How to line dance

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The Independent Culture
If you thought country music was all about hard times in the wild west and the death of four-legged friends, think again. Country music is now officially cool.

Forsaking rave and the relentless pounding of high energy dance music, men and women from teens and twenties through to fortysomethings, truck drivers to accountants, are pulling on cowboy boots and western shirts to join the line dancers on the floors of new country clubs.

Side by side they stand in lines across the dance-floor in boots, jeans and the occasional Stetson hat, kicking, twisting, turning, clapping and stomping in unison to the music. As cohesive as a platoon of crack troops on parade, they move effortlessly to a potent blend of country twang and rock 'n' roll, performed by the likes of Brooks and Dunn, Alan Jackson and Marty Stewart, as well as more familiar names such as Garth Brooks.

It's fascinating and intriguing, stylish and raunchy, and, watching from the sidelines, newcomers seem to be eager to join in. Happy to encourage them, many clubs employ instructors to demonstrate line dance routines at intervals throughout the evening.

Every so often at Cricklewood's Ashton's nightclub on a Thursday night the music stops and Texas-born dance instructor, Harley Marshall, takes to the stage; the floor is suddenly crammed with people keen to learn how to do the Thunderbolt, the Watermelon Crawl, the Electric Slide, and the Boot Scootin' Boogie.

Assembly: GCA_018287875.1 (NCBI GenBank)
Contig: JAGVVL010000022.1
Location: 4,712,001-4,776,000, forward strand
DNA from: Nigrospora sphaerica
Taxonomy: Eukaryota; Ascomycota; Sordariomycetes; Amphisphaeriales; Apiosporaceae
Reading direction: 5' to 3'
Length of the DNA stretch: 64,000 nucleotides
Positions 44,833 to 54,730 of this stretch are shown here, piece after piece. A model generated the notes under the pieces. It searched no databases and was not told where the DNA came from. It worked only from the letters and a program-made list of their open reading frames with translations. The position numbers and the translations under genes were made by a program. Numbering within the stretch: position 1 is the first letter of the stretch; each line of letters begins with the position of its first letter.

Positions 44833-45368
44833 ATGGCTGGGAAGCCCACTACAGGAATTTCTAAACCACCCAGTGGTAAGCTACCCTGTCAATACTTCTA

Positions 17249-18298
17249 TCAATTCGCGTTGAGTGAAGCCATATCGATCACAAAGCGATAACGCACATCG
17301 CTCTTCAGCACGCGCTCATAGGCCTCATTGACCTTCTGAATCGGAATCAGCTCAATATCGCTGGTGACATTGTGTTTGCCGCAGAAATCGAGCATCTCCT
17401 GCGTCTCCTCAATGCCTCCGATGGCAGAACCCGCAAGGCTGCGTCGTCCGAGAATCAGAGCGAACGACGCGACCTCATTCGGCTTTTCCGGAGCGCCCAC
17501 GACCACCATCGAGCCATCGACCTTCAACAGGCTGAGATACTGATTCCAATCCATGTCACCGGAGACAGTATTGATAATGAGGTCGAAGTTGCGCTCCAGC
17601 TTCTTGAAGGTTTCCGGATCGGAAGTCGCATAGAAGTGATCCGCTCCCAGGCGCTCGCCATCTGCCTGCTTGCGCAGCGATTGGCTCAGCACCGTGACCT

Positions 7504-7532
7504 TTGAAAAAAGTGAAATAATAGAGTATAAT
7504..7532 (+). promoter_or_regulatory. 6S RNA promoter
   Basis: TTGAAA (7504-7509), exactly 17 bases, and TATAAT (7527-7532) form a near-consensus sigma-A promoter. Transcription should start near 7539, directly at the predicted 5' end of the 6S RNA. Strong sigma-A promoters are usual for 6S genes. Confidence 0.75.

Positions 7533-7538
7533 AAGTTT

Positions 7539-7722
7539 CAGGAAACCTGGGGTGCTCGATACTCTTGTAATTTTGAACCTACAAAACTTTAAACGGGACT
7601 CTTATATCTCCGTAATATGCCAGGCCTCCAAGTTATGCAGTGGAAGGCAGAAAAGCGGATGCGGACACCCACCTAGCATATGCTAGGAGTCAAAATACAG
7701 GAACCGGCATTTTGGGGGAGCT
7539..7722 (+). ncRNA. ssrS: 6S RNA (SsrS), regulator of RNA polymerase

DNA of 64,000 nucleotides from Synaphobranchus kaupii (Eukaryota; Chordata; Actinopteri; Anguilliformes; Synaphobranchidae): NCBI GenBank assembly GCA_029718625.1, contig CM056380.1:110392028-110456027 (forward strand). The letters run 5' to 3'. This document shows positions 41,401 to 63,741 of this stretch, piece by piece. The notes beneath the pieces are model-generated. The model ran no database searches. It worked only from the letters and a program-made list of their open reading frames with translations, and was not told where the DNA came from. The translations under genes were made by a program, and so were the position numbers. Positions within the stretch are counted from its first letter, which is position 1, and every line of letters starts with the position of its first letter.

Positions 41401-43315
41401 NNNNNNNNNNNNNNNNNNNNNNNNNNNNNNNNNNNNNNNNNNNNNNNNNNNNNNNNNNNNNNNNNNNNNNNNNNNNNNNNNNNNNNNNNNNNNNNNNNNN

Harley calls out the moves as she dances in slow motion and the trainees on the floor attempt to follow suit. Terms like Grapevine, Hook, and Sailor Step can be baffling to first-timers struggling to watch Harley's perfect stops and co-ordinate their own.

"If you can tell your right from your left and count to eight you can line dance," she explains. Regular country-goers reckon that most people can pick up some of the more simple dances like the Electric Slide in a couple of weeks. Once you've got the basics, other dances can be learned in about 10 minutes.

Which is just as well, since there are so many line dances to learn it can feel as though there's a different routine for every record. My attempt to learn a dance called the Jazzy Joe left me wondering if my feet were making a bid for independence. I didn't know what a "point touch" was and I'd never heard of a "cowboy strut". Fortunately, the atmosphere is so relaxed that nobody really minds if you screw up. And believe me, you will.


Ashton's, Cricklewood Broadway, London NW2 (0181-452 0176)

Other London country clubs: Big Country, 17-19 Gt Windmill St, London W1 (0171-439 3559); The Bottom Line, 58 Shepherds Bush Green, London W12 (0181-740 1304)

London country pubs with dance floors: Amersham Arms, New Cross; Lord Nelson, Holloway Road; Swan, Stockwell. Gay venues: Dukes at the Duke of Cambridge pub, Waterloo; Bromptons, Earls Court

Also tune to Country 1035 AM 24 hours a day in the London area

Countrywide: Montana Western Dance Club, Luton; Flying Eights, Brislington, Bristol; Nevada Western Dance Club, Exeter; Circle 20 Club, Great Barr, Birmingham; Buffalo Western Dance Club, Horndean, Hampshire; Coco's, Norwich; Tumbleweed Club at Spartans, Gloucester

Otherwise, contact the British Country Music Club on 01243 5885545 for your nearest venue